Trading Strategies for the NHL Transaction Network

David Van Anda
5 min readOct 3, 2021

This is a conclusion of research conducted over the summer where I examine the National Hockey League as a transaction network and try to identify successful trading strategies.

Parts 1–3 can be read on my personal page.

The National Hockey League as a Transaction Network: Part 1

The National Hockey League as a Transaction Network: Part 2

The National Hockey League as a Transaction Network: Part 3

Those articles construct the league as a transaction network where each node is a team and each transaction between two teams is an edge in the network. I made a small interactive version of the networks for the first ten seasons, here. A screenshot is below.

An example of the NHL as a transaction network. The thickness of the edge corresponds to the number of transactions between the two teams.

Unfortunately, there were not many patterns to be found among the different ways to measure networks. Some of these measurements include betweenness centrality, PageRank, and hub/authority values. There were some relationships to success but always through an intermediary measurement such as average age or power play percentage. I did not find any direct relationships between network measurements and points percentage, rank, or championships. A correlation matrix is below. The network measurements are in the center of the axes and you can see how they mostly just correlate with each other. In particular they correlate very poorly with modern sports statistics like Fenwick and Corsi percentages.

The strongest direct relationship was between PageRank and league rank at the end of the regular season. There’s a scatter plot below where you can see this relationship. You can see a slight positive relationship between PageRank and rank. Because it’s a ranking in the league, it’s actually better to be lower. So what this chart is saying is that lower PageRanks are better. PageRank is a number that describes a nodes role in the network. If you think of a system of roads as a network, very busy intersections will have high PageRanks and quiet intersections will have low PageRanks. This is maybe a counterintuitive explanation given that many teams hoping to make a run at the Stanley Cup will participate very actively in the transaction network right before the trade deadline. Their idea is to trade away prospects in exchange for developed players who can contribute to their effort immediately. The conclusion here might be that it’s better to stay quiet or at least minimize the number of transactions while maximizing their impact on your roster.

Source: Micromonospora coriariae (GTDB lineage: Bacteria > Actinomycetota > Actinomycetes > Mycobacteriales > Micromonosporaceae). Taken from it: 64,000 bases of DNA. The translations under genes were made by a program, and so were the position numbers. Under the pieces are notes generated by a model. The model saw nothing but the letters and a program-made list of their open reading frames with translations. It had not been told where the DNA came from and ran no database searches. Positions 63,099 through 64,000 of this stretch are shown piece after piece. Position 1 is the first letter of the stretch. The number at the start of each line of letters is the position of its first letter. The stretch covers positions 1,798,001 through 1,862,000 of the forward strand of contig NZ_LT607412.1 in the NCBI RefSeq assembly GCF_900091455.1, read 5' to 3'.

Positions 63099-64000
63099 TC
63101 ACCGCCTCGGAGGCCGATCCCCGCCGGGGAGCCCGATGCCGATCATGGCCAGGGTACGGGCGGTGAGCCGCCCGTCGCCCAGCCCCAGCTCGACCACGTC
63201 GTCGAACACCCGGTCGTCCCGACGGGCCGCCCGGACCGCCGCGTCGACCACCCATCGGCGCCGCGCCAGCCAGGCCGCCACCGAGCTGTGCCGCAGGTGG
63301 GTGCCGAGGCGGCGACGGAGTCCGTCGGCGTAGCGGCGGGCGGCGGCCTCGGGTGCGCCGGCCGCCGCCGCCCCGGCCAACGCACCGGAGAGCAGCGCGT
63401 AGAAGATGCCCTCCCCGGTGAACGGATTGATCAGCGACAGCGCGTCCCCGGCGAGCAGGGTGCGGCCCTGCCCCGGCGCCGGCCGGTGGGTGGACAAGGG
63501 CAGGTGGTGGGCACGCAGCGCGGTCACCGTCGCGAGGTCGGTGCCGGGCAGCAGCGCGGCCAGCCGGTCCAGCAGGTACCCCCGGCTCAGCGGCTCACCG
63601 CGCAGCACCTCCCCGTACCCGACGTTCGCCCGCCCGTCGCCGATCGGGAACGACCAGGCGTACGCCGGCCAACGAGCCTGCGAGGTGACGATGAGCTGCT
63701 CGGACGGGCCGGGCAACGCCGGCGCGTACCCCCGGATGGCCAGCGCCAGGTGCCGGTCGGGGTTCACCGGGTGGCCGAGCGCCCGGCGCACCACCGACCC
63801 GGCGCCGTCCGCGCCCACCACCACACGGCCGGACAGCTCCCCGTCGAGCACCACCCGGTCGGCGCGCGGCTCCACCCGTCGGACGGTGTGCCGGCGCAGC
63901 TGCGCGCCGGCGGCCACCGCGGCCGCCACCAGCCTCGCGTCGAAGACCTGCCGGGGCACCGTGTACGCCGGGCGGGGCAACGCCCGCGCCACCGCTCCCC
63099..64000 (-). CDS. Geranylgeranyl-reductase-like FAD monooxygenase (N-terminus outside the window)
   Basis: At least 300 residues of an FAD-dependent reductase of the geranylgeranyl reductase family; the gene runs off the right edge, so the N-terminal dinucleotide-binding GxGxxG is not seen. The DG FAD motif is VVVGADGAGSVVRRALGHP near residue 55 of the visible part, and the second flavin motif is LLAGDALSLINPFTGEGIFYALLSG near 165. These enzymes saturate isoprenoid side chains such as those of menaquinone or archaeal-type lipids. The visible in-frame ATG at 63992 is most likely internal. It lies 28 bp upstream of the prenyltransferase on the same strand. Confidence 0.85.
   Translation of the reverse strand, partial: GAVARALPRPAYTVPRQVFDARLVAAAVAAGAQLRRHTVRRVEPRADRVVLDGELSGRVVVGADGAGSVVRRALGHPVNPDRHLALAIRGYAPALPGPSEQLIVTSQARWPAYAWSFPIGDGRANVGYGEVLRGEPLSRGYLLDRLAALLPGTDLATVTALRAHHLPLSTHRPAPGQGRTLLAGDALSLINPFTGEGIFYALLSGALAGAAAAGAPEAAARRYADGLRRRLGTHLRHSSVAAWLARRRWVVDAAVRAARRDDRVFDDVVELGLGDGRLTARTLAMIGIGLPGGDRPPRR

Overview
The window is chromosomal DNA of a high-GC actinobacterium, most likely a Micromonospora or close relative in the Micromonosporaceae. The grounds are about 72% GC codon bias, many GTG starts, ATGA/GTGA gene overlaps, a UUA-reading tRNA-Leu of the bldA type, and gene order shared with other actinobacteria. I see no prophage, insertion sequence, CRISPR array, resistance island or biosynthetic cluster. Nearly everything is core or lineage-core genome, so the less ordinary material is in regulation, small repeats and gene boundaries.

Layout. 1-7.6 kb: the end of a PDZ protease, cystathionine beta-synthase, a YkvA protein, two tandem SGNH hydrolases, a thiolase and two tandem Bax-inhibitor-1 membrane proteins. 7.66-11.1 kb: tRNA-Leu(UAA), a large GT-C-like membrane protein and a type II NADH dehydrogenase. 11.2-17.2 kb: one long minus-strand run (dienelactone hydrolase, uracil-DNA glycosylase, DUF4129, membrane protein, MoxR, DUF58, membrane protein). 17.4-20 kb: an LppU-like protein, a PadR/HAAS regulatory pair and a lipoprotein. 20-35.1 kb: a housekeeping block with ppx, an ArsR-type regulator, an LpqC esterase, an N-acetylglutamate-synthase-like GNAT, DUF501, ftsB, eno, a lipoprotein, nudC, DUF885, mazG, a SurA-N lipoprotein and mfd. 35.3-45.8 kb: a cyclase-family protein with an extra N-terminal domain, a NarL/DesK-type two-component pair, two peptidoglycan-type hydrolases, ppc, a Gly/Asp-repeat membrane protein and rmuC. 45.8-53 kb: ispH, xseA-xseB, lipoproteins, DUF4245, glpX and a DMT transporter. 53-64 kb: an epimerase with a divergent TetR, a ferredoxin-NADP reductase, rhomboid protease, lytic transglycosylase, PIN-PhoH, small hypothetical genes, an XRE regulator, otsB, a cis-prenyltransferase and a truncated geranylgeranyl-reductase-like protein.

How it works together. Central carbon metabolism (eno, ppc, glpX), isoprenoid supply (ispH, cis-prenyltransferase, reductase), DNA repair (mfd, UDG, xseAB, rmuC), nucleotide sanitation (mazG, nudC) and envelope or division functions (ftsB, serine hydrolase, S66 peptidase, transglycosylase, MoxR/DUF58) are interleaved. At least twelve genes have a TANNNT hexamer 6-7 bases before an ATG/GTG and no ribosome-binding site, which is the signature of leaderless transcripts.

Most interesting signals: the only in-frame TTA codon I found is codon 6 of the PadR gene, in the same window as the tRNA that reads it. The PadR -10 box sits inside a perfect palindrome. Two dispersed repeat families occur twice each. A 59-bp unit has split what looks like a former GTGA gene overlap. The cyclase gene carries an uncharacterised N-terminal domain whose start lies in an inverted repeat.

Orange points are Conference Champions

The most interesting result came from examining different trading strategies. I came up with 12 different possible strategies using the geographic strategies, “National”, “Regional”, “Local”, or “Balanced” and the trading strategies, “Buyer”, “Seller”, or “Balanced”. A regional trader is a team that prefers to trade outside their division but within their conference. A national trader is a team that prefers to trade with the opposing conference. A local trader is one that prefers to trade within their own division.

Below is an example of a radar chart of the New York Rangers in the 2018–2019 season. In this season, they were tagged as having the strategy “National Buyer”.

Below is a swarmplot that plots each strategy against regular season points percentage. You can see that National Buyer and National Seller are the most common strategies. It’s not surprising that few teams prefer to trade within their own division. I determined the geographic preference by finding the number of each kind of trade (same division, same conference different division, and different conference) and calculating the standard deviation of the set. If the standard deviation was less than 1.5, they are balanced. Otherwise, their preference is for the maximum of the set.

The most interesting observation is found in the visualization below. Here, I calculate the number of expected championships if the strategies of championship teams mirrored the proportions of the league and compare that to the actual number of championship teams using each strategy.

You can see that some strategies mirror the league perfectly, like National Balanced. Other strategies, however, show a discrepancy. The biggest discrepancies are with National Buyer and National Seller. These are the two most common strategies in the league. You can see that National Seller is outperforming and National Buyer is underperforming. I think that this is result is very counterintuitive and might be worth considering further. Unbiased Seller outperforms as well. So the narrative that often surrounds the trade deadline. Cup contenders will often try to “buy”talent to make their run.

This result could possibly be explained by the fact that Cup contenders loading up on talent will often be trading away more assets than they receive which would categorize them as a Seller, not a Buyer. For example, when Ray Bourque was traded to Colorado, the Bruins sent two assets and received four. In this transaction, Colorado is the seller and Boston is the buyer. Though this is often not how we think of these types of teams. A team that is rebuilding will “sell” it’s talented players in exchange for prospects or draft picks. Even though they are a net receiver of assets, they will be said to be selling at the deadline.

Regardless of what confounding variables there might be, it’s clear that all strategies are not equal. I’m still not convinced that there’s no quantifiable relationships between network characteristics and success. Perhaps I need to be more granular and examine individual match ups and the histories of players on each teams.



David Van Anda

Software Engineering, Data Engineering, and Data Science